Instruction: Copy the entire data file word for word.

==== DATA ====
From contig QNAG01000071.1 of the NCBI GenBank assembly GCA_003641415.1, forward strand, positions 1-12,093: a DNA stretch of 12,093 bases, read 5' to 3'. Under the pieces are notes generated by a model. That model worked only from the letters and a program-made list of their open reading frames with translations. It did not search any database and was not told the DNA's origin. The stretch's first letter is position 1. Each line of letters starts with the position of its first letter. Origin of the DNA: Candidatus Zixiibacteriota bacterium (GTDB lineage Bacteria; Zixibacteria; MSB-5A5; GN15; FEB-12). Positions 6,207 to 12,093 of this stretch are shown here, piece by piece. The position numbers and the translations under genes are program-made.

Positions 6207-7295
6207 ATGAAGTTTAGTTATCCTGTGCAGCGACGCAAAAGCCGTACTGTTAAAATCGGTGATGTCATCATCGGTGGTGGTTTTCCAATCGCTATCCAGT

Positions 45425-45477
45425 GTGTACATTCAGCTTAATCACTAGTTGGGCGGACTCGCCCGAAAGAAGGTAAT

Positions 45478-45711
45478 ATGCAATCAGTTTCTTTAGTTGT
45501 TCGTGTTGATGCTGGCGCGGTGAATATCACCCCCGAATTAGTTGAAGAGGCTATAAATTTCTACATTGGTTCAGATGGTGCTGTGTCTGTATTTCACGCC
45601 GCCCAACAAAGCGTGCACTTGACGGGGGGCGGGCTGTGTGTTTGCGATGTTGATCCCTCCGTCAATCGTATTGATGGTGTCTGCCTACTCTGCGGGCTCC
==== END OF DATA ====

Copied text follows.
From contig QNAG01000071.1 of the NCBI GenBank assembly GCA_003641415.1, forward strand, positions 1-12,093: a DNA stretch of 12,093 bases, read 5' to 3'. Under the pieces are notes generated by a model. That model worked only from the letters and a program-made list of their open reading frames with translations. It did not search any database and was not told the DNA's origin. The stretch's first letter is position 1. Each line of letters starts with the position of its first letter. Origin of the DNA: Candidatus Zixiibacteriota bacterium (GTDB lineage Bacteria; Zixibacteria; MSB-5A5; GN15; FEB-12). Positions 6,207 to 12,093 of this stretch are shown here, piece by piece. The position numbers and the translations under genes are program-made.

Positions 6207-7295
6207 ATGAAGTTTAGTTATCCTGTGCAGCGACGCAAAAGCCGTACTGTTAAAATCGGTGATGTCATCATCGGTGGTGGTTTTCCAATCGCTATCCAGT

Positions 45425-45477
45425 GTGTACATTCAGCTTAATCACTAGTTGGGCGGACTCGCCCGAAAGAAGGTAAT

Positions 45478-45711
45478 ATGCAATCAGTTTCTTTAGTTGT
45501 TCGTGTTGATGCTGGCGCGGTGAATATCACCCCCGAATTAGTTGAAGAGGCTATAAATTTCTACATTGGTTCAGATGGTGCTGTGTCTGTATTTCACGCC
45601 GCCCAACAAAGCGTGCACTTGACGGGGGGCGGGCTGTGTGTTTGCGATGTTGATCCCTCCGTCAATCGTATTGATGGTGTCTGCCTACTCTGCGGGCTCC